What really happens when people Visit North Korea?
1. They realize not everything the media claims is true
To visit North Korea is to actively rebel against a behemoth of often hysterically negative media coverage. In the Western world, the media has so much to say and judge about the DPRK, yet knows and understands so little. A country which offers little in terms of accessible sources of information and is viewed through entrenched political hostilities has created a landslide of fake news and inaccurate coverage. Thus, when someone visits North Korea, they quickly grow to the understanding that many things reported have been exaggerated.
For example, on my first trip to the DPRK in 2014, a viral story broke online that “North Korea told its people they had won the world cup”.Nobody checked the reliability of this story, but everyone believed it because it conflated with negative stereotypes of North Korea portrayed in the media. When I got there, I learnt quickly the story wasn’t true and that many North Koreans had access to real world cup coverage. Thus, when you visit North Korea, you tend to quickly develop an objective and open minded perspective. Although you are always thinking, you tend to stop viewing the country in a more hysterical way.
2. They learn North Korea is more connected to the world than it appears
Although North Korea is known for its secrecy and its seclusion from the outside world, it is changing. It is an increasingly information aware country with a substantial knowledge of the outside world. When you go there as a British person, your guides ask a lot about the player league, its players and its teams. They even talk about politics too. One guide was once chatting about the South Korean election to me, she knew all the candidates and she was very much aware that South Korea was a Democracy, this is not the North Korea that is stereotypically portrayed, where everyone is assumed to be “brainwashed” or “deluded”. Not at all.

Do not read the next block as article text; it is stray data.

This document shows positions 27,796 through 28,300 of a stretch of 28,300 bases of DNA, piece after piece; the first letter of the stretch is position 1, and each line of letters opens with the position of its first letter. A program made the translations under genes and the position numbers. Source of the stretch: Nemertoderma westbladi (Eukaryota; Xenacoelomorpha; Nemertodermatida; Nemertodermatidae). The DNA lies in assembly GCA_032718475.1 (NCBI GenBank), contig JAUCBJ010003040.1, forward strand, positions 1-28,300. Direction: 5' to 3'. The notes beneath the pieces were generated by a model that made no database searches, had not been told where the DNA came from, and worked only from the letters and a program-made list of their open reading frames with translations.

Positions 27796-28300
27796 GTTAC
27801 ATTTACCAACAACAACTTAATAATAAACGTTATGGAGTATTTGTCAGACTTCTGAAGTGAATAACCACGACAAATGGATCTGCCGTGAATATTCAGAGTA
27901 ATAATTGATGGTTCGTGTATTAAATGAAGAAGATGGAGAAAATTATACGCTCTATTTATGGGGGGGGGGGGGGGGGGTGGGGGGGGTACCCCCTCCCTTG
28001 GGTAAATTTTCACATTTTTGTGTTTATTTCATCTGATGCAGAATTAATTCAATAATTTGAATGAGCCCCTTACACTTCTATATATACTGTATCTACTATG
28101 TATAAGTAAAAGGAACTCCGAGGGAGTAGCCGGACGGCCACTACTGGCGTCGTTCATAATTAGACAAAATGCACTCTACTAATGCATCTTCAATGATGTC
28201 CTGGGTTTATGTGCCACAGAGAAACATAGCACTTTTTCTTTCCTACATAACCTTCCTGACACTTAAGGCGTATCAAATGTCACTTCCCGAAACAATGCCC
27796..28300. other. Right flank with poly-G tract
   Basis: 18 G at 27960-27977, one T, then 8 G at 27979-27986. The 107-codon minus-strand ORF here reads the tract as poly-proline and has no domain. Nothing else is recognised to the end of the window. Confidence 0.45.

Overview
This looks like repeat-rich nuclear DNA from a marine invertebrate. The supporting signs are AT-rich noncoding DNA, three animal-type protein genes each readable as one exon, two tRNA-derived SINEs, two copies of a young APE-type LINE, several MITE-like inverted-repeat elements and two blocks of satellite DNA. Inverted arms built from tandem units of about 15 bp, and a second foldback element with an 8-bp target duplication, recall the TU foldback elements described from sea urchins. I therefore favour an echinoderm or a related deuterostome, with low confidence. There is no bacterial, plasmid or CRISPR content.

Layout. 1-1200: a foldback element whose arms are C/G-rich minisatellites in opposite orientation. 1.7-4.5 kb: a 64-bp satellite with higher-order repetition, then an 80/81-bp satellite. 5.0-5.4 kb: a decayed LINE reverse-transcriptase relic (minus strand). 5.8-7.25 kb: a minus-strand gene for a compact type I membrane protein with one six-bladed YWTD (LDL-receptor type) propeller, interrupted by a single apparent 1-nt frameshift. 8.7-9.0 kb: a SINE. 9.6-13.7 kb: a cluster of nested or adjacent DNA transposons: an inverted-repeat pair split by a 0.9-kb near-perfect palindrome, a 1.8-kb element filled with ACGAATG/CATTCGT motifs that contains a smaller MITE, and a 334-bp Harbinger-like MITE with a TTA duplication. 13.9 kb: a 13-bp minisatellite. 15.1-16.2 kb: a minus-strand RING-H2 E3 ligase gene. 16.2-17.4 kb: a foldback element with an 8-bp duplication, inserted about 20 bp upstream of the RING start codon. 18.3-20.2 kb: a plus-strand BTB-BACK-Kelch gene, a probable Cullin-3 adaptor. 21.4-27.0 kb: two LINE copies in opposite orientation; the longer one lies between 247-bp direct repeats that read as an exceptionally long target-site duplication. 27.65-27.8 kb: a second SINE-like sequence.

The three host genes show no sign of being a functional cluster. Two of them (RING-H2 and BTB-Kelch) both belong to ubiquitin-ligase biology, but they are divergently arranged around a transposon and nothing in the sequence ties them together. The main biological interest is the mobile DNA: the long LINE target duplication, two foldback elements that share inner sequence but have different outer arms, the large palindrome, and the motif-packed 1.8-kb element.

3. They learn North Koreans are ordinary human beings as well
A visit to North Korea teaches people that North Koreans are real human beings. Unlike the media portrayal, they are not brainwashed robots or slaves who do everything for the government without question living in fear and misery, they are real people. They have thoughts, feelings, perspectives, aspirations and lives too, eager to make the most out of the situation they live in. Some of our guides on a night after their work was finished love to get together and have a drink, just like people do in other countries. Although this all may seem like an obvious point to state, the way the media portrays the country often makes some people forget or fail to think seriously about this.
4. They see North Korea is more than just a bomb, a man or a regime
Like its Southern counterpart, North Korea shares a rich history, tradition and culture that stems back for thousands of years. When we imagine North Korea, we think of one man and his government. When people of think of visiting North Korea, they think of that too. Whilst we cannot ignore the obvious fact that obligation to the regime permeates so much of everyday life, nevertheless North Korea is much more than this. When one visits North Korea, they get to experience the delicacies of Korean food, they get to learn about a nation, they get to examine Korean history in ancient cities such as Kaesong, they get to examine Korean art and also discover a way of life which is based more on tradition and the country’s Confucian past and society than in the very modern and hip South. There is much to learn about Korea as a whole from visiting, it’s not one man and his bomb.
Conclusion: Think, Challenge, Rebel
Ignore the media stereotypes and don’t listen to Trump and the Neo-Cons in Washington. There is so much to learn, so much to understand and so much to see regarding North Korea in a hands on, objective and first person experience. People who have visited the DPRK have been able to challenge and think critically about the world around them. Their experiences helped them realise that we don’t know as much as we presume we do. At Visit North Korea, we are all about challenging the world we are taught to believe in. It’s time for an adventure, it’s time to take the red pill!